Thursday, September 03, 2015

Listening to Prestige Part 141: Jon Eardley

Before we get to Eardley, a mention of a couple of sessions lost to the haze of time. On March 10, the Tony Luis trio cut four tunes, which were released on EP format only, and four more tunes backing up vocalist Terry Morel (also EP only). I can find nothing at all on Luis anywhere. I did find one mention of his drummer, Hank Nanni, in the autobiography of a Wall Street trader turned vagabond, who briefly went to work for Nanni, who was playing drums in a Las Vegas lounge. But not as a musician. Nanni had also opened up a business selling vacuum cleaners door to door.

Terry Morel apparently had two recording sessions in 1955, the one for Prestige which sank without a trace, and one for Bethlehem, which has survived. All I know about her I found on a German Wiki page -- there's no Wiki entry in English for her. Herbie Mann and Ralph Sharon played on the Bethlehem album, which is a live recording. She made one more live album with Gerald Wiggins in 1957, and appeared on a TV show with Bud Shank and Gary Peacock in 1962. Nothing else, although she lived until 2005. The Bethlehem sides are very good.

Jon Eardley had cut a quintet session in the Van Gelder studio a month earlier with Phil Woods, under Woods's name. This session features the same rhythm section, but with J. R. Monterose's tenor replacing Woods's alto.

Monterose is a favorite of mine, and was a good friend. He came out of that hotbed of jazz that was Detroit, but he didn't have much time to absorb that city's influences. When he was only a few months old, his family moved to Utica, New York, and upstate New York would always exert its pull on him. His first major gig was with the Buddy Rich band, but after six months he decided it wasn't the music he wanted to play, so he went back to upstate New York, where, he says, he "spent the next couple of years working in little joints but with good men."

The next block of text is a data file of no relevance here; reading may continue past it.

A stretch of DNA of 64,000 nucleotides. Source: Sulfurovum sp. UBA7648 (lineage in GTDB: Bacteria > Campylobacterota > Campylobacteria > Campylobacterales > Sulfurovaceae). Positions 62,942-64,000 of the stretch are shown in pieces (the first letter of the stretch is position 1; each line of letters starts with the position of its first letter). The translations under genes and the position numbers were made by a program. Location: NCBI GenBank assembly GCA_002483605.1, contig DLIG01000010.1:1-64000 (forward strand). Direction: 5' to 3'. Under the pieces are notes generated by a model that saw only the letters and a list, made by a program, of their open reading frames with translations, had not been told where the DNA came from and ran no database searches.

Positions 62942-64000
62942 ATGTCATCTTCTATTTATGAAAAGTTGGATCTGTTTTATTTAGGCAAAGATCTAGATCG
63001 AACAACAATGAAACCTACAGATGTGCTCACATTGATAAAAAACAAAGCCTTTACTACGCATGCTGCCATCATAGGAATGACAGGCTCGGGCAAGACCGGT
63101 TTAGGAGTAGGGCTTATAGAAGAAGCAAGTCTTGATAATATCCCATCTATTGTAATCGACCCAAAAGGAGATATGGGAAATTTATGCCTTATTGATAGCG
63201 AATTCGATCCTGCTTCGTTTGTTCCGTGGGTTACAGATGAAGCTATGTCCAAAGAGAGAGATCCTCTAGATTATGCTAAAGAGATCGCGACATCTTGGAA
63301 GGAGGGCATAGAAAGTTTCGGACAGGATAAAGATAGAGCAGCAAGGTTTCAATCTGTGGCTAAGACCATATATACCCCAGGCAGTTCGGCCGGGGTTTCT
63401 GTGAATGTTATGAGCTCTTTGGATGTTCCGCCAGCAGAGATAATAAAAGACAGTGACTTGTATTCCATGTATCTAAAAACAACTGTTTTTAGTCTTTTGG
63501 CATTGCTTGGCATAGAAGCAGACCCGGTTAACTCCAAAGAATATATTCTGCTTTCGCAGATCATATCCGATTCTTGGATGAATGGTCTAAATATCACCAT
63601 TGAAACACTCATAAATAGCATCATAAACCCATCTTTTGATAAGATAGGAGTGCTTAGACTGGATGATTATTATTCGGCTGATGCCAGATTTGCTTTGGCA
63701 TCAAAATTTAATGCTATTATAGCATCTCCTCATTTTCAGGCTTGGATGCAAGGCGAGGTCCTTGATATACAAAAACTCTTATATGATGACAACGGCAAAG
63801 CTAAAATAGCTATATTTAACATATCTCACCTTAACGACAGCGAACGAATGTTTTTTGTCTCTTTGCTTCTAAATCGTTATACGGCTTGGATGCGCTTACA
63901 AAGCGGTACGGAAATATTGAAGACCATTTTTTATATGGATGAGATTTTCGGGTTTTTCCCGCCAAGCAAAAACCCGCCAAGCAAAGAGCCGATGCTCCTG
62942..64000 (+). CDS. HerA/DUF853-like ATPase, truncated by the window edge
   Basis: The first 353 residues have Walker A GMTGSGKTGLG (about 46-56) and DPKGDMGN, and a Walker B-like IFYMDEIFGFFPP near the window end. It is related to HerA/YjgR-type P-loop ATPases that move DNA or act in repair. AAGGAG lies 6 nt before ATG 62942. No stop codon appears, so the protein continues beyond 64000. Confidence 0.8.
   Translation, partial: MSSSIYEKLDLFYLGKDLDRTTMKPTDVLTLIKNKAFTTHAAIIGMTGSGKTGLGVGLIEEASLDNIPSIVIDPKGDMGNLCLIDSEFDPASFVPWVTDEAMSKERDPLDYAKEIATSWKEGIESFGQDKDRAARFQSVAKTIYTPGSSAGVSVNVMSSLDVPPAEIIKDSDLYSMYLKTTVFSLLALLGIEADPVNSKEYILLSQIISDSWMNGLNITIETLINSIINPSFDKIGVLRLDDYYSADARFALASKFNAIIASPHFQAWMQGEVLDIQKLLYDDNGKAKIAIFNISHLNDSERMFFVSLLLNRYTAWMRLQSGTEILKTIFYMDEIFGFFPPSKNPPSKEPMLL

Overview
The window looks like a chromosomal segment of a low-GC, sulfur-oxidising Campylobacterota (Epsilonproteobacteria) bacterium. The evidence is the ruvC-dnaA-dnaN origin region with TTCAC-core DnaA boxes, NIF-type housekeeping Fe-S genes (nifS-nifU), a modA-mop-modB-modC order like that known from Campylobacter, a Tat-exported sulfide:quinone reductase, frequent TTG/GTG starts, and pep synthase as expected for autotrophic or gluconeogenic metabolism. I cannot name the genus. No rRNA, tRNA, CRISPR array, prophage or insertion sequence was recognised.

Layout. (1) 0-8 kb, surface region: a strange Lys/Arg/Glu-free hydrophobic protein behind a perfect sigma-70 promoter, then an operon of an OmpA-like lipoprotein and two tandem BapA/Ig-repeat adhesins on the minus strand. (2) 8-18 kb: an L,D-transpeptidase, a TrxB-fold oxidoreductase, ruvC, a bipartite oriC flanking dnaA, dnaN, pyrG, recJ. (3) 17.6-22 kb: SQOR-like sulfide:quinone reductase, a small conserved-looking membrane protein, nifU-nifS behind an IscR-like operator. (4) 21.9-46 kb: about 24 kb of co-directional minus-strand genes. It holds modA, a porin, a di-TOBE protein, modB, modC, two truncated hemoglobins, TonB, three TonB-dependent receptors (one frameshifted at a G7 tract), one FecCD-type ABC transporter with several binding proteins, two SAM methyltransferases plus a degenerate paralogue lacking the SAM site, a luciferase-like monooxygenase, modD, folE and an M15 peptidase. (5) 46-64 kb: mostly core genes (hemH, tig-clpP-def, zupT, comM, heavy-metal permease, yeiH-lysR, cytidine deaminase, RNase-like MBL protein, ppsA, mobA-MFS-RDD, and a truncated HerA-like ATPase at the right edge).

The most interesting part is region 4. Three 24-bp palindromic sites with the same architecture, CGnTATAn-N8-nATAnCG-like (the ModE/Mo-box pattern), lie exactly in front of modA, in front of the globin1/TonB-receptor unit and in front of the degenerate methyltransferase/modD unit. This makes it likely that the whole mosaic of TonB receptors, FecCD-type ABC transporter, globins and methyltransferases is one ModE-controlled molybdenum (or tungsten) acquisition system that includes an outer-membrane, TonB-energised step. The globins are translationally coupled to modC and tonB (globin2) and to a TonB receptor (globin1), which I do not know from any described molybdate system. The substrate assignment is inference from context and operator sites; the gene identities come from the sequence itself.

J.R. worked with some more good men on his return to New York, including Claude Thornhill, Teddy
Charles, Kenny Dorham and Charles Mingus. But the jazz scene in New York changed in the late 60s and early 70s, with more of a racial divide than there had been previously--a situation with which he was not comfortable. He retreated to Europe, and then back to upstate New York, where he became a legend in his own time with a long-time engagement (the better part of a decade) at the Lark Tavern in Albany. He was back playing little joints with good men, including Teddy Kotick. The others in his most frequent ensemble were pianist/attorney Walter Donnaruma and drummer Eddie Robinson.

This is Jon Eardley's session, though, with Monterose as an able partner. There's one Eardley original ("Demanton") and two by Tadd Dameron, one of the finest composers in the jazz idiom. Dameron once said that he strove for beauty above all else in his composition, and he certainly achieves it here, especially in "If You Could See Me Now," which also has a haunting solo by George Syran.

The fourth piece, "Hey There," is by Richard Adler and Jerry Ross, and comes from the 1954 musical "The Pajama Game." It was a pop hit in 1955, for both Rosemary Clooney and Sammy Davis Jr.

The pages had pretty well been turned on the Great American Songbook by the mid-Fifties. There were still crooners like Eddie Fisher, and band singers from the Forties like Jo Stafford and Perry Como and even Bing Crosby, but the great songs had pretty much all been written, which is why pop singers like Margaret Whiting and Tony Bennett were covering Nashville songs, particularly those by Hank Williams.  But the news hadn't quite reached Broadway yet, and the Fifties were actually a pretty strong decade for Broadway musical scores. "Hey There" is a very lovely melody, and if it didn't quite become a jazz standard, it had some very good jazz interpretations by Grant Green and Phil Woods. It was recorded by a number of jazz as well as pop singers, most notably Sarah Vaughan, who was given an arrangement involving a weird and not entirely successful Danish choir, but still managed to create one the great jazz vocals.

"Hey There" was written as a moody, torchy ballad, and is generally played that way, but Eardley and Monterose take it uptempo and urgent, and it's a good change from the expected.

These tunes were released on a 10-inch from Prestige, and a 12-inch from New Jazz.

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